Our subject today is rejection, that insidious killer of big dreams. All of us who have had any degree of success have no doubt had people tell us that our ideas were too different, too radical, too “out of the box,” too whatever! This is true if you are a marketer, salesperson, product manager or in virtually any other occupation. But lest you take such rejection too personally, I want you to know that you will be in very good company. No less a figure than Albert Einstein received a harsh rejection letter from the University of Bern when he applied to join the doctorate program.
I was as astonished as you probably are upon first reading this letter, which states that the Theory of Relativity is radical and artistic, and not actual physics. So why should your (probably) less-impactful ideas be taken any more seriously than Einstein’s?
Here are some of the other things you will hear if you take a stand and want to do something that is outside the norm:
- That will never work.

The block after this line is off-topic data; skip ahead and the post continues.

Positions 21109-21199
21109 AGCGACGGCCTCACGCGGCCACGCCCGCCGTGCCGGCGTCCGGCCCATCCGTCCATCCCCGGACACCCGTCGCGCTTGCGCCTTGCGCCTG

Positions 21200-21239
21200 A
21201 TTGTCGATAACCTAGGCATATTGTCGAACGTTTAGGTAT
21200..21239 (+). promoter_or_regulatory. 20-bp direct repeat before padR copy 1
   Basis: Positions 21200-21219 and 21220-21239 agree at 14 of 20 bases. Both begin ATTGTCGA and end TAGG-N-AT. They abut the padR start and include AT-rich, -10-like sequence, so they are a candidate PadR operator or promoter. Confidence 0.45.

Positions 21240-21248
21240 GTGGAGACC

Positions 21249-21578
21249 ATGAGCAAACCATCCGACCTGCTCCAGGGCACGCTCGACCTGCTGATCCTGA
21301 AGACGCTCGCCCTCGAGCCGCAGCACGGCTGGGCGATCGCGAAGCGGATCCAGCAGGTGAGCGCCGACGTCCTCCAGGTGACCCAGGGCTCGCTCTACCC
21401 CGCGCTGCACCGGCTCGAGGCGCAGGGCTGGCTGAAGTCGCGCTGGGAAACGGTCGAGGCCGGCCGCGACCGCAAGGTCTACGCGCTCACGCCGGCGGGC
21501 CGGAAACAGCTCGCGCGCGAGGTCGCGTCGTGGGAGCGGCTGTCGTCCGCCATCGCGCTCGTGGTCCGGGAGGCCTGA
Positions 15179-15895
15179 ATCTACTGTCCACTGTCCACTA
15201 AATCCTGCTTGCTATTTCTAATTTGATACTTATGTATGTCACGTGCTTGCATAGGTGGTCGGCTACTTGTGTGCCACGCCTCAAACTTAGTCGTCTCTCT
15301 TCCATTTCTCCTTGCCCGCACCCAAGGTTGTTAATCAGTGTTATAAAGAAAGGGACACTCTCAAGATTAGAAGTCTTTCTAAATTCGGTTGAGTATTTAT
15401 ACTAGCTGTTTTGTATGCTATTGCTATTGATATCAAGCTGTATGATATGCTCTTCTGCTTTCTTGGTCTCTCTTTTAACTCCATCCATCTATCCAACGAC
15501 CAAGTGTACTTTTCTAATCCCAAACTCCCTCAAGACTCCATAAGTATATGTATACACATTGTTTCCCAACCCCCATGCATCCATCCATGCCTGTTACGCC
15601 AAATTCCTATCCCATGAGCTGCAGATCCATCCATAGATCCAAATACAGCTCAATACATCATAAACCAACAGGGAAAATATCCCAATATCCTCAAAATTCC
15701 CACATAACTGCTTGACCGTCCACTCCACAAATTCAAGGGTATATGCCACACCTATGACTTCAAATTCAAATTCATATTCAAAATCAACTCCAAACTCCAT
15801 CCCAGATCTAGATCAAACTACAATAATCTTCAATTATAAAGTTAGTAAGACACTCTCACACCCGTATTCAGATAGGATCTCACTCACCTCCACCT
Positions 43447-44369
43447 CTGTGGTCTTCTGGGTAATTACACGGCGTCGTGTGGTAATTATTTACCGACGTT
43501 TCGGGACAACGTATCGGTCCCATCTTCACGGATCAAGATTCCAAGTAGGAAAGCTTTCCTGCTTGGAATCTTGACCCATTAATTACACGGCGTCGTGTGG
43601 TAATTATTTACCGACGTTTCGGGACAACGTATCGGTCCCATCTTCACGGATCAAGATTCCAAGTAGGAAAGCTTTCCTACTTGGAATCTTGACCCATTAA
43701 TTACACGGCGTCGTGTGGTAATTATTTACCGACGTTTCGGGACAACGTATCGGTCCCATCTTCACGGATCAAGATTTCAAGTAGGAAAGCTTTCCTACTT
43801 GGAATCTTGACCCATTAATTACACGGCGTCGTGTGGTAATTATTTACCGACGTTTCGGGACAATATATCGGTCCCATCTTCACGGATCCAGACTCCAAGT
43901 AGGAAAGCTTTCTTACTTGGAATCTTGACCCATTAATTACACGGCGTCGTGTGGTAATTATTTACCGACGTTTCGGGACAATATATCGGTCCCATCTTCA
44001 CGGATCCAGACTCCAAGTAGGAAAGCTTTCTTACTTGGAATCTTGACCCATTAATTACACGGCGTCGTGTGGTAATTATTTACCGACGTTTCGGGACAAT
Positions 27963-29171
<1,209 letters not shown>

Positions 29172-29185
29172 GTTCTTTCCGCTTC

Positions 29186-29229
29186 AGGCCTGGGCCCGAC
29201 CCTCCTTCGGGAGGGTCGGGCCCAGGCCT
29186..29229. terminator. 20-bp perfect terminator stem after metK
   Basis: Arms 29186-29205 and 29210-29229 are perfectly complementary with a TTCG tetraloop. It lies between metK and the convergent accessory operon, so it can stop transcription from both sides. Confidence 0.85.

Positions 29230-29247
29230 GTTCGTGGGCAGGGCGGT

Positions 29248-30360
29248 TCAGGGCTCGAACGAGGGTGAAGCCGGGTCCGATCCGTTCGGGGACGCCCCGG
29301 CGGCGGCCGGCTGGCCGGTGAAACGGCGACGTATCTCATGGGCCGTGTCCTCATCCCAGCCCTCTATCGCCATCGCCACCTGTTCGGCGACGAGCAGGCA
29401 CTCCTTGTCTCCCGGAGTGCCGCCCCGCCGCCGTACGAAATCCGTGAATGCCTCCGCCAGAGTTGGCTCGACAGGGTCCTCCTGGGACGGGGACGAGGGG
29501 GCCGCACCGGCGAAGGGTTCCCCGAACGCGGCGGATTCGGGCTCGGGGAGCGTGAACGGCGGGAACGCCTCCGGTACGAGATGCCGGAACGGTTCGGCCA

- That’s not the way we do it here.
- We tried that already.
- That idea is too radical.
- The research doesn’t back you up.
- We can’t take a chance on your idea.
As B2B marketers we face rejection on a fairly regular basis. Seldom does the CEO or CSO jump up and shout, “That’s the greatest idea I ever heard!” when we propose new branding, new offers, a new sales model, etc. Let’s face it; there are some people in the executive suite who would find a way to criticize sunshine.
I once worked for a tech CEO who would have tried to re-write Lincoln’s Gettysburg address. He seemed to thrive on knocking down anyone else’s ideas. I’ve also worked for great CEOs who are open-minded and let you test out-of-the-box ideas – and these have sometimes proven transformative, both to our marketing efforts and the company as a whole.
The point is, if you back off from your convictions and shy away from rejection, you will probably not accomplish very much, and this will not benefit you or your company. Better to keep in mind the words of Bo Bennett: “A rejection is nothing more than a necessary step in the pursuit of success.”
Lest you think that Albert Einstein was an isolated example, how about the likes of Walt Disney, Oprah, Robert Redford, Stephen King, Michael Jordan and Bill Gates. Yes, the richest man in the world had a business failure after dropping out of Harvard when a company he founded called Traf-O-Data failed. Good thing Gates and the others didn’t let a little rejection stop them. Many other examples of famous rejections are listed in this article. As you and I take actions that cause us to face rejection on any scale, we should be pleased because we are joining very good company.